October 25, 2018
A recently-proposed piece of legislation in Pennsylvania’s House of Representatives would add a 10 percent sales tax to video games containing violent material.
The bill, which can be read in full here, would place money generated from the tax into a new “Digital Protection for School Safety Account,” which Pennsylvania would then use to provide funding for school safety enhancements.
Rep. Christopher B. Quinn, R-168th, whose district covers parts of Delaware County, first mentioned the proposed legislation in a memo on Sept. 25, as noted by TechRaptor on Tuesday. The bill has since been referred to the Committee on Finance.
In the memo, Quinn drew connections between a seeming uptick in school violence, including the Parkland, Florida, shooting, and violent video games, citing a National Center for Health Research study.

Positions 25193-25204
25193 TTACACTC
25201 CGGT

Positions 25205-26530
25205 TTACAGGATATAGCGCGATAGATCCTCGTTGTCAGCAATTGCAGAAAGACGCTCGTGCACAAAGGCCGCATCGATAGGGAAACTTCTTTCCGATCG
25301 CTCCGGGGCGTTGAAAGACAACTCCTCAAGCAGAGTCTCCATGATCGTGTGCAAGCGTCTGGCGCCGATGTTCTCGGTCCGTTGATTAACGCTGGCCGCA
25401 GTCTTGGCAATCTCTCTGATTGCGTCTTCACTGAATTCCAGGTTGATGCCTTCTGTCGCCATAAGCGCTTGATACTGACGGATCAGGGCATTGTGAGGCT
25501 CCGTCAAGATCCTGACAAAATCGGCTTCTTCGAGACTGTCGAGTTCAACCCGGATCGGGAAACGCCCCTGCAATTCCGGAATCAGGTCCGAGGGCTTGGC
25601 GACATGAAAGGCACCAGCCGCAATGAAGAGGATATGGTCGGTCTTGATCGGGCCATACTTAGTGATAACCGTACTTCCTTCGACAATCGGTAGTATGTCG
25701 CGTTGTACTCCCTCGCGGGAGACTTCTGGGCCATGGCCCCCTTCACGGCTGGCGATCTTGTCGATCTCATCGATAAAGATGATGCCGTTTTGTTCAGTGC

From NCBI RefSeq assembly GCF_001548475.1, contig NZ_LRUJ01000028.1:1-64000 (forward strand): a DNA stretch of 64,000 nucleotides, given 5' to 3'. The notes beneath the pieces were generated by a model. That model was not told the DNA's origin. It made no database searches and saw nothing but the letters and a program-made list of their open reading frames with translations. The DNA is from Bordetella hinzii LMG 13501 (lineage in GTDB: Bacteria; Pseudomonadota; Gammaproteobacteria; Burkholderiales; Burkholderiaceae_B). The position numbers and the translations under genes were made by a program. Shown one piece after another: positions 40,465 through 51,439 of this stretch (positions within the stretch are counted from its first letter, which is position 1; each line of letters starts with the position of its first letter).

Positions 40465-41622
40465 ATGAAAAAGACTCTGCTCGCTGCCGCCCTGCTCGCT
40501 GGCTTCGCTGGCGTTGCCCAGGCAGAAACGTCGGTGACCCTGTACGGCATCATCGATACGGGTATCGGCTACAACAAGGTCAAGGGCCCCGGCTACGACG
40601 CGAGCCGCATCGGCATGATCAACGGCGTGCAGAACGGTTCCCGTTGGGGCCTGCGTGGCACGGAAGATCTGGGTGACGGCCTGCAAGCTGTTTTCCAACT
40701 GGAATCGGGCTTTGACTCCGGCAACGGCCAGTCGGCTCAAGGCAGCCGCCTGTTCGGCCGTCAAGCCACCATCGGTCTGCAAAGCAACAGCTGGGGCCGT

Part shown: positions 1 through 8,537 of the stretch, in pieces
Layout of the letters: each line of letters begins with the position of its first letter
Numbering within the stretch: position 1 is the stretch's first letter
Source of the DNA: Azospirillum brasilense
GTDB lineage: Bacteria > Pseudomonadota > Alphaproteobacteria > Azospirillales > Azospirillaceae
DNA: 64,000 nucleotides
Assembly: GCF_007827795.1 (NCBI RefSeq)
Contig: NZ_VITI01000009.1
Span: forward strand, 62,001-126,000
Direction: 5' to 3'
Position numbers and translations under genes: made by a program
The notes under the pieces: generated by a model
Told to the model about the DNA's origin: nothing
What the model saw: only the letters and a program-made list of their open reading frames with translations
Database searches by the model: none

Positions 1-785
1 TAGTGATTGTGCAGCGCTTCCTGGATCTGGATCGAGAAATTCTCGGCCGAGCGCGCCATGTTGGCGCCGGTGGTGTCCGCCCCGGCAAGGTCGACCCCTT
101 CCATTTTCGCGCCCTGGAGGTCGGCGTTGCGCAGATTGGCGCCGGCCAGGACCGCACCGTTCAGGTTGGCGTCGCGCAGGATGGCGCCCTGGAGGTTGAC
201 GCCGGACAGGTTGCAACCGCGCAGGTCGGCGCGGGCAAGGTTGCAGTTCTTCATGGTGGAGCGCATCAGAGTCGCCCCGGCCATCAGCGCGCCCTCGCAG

The study Quinn referred to finds “playing violent video games can increase aggressive thoughts, behaviors, and feelings in both the short-term and long-term.”
Of course, research around the effects of violent video games on those who play them is a notoriously mixed bag. In a 2013 New York Times story, a professor from the University of Texas, Arlington, questioned if a psychological study could ever definitively determine whether video game habits increase the likelihood of committing violent crimes.
The Media Coalition, a nonprofit which aims to defend First Amendment rights, sent a memo of opposition to Quinn in late September arguing the proposed sales tax would be unconstitutional.
The Media Coalition memo cited a number of prior court cases that would seem to stand in the way of Quinn’s legislation, including a 2002 case in which the Supreme Court held, “the Government may not prohibit speech because it increases the chance an unlawful act will be committed ‘at some indefinite future time.’”